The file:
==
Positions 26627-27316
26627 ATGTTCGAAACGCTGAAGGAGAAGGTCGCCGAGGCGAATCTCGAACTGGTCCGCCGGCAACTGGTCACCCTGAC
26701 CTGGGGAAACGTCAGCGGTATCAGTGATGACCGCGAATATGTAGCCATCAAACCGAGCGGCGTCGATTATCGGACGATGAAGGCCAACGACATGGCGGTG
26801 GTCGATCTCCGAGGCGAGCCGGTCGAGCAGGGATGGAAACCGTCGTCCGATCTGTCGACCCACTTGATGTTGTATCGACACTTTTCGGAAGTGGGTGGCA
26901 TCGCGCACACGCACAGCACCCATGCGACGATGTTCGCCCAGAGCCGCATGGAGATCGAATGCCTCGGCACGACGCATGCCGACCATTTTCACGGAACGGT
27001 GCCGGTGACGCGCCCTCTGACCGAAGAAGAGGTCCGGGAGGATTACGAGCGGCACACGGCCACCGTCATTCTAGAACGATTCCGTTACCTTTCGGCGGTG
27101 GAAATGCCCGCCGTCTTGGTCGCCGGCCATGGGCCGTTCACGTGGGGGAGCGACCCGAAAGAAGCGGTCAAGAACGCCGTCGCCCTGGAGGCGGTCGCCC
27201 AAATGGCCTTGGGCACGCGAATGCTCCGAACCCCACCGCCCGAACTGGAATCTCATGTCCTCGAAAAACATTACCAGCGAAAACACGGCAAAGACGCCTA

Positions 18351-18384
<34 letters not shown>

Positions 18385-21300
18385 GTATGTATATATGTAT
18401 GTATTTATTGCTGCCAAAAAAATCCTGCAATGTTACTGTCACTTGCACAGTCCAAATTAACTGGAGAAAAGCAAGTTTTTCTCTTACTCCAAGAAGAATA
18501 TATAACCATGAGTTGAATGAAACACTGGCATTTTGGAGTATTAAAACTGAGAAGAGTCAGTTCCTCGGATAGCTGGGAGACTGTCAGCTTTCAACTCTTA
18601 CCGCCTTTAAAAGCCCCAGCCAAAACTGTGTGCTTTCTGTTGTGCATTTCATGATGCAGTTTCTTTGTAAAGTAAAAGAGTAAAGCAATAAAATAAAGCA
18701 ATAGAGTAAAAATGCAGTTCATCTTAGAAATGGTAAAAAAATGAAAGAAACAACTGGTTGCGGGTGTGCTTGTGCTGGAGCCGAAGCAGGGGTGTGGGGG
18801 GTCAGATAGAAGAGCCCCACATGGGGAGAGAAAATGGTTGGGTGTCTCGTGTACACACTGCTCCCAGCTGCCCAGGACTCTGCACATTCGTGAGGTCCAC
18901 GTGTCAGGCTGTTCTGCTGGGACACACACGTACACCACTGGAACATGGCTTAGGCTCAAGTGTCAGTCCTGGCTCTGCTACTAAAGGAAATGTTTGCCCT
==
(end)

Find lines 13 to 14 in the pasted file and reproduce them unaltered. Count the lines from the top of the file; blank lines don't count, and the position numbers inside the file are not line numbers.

18401 GTATTTATTGCTGCCAAAAAAATCCTGCAATGTTACTGTCACTTGCACAGTCCAAATTAACTGGAGAAAAGCAAGTTTTTCTCTTACTCCAAGAAGAATA
18501 TATAACCATGAGTTGAATGAAACACTGGCATTTTGGAGTATTAAAACTGAGAAGAGTCAGTTCCTCGGATAGCTGGGAGACTGTCAGCTTTCAACTCTTA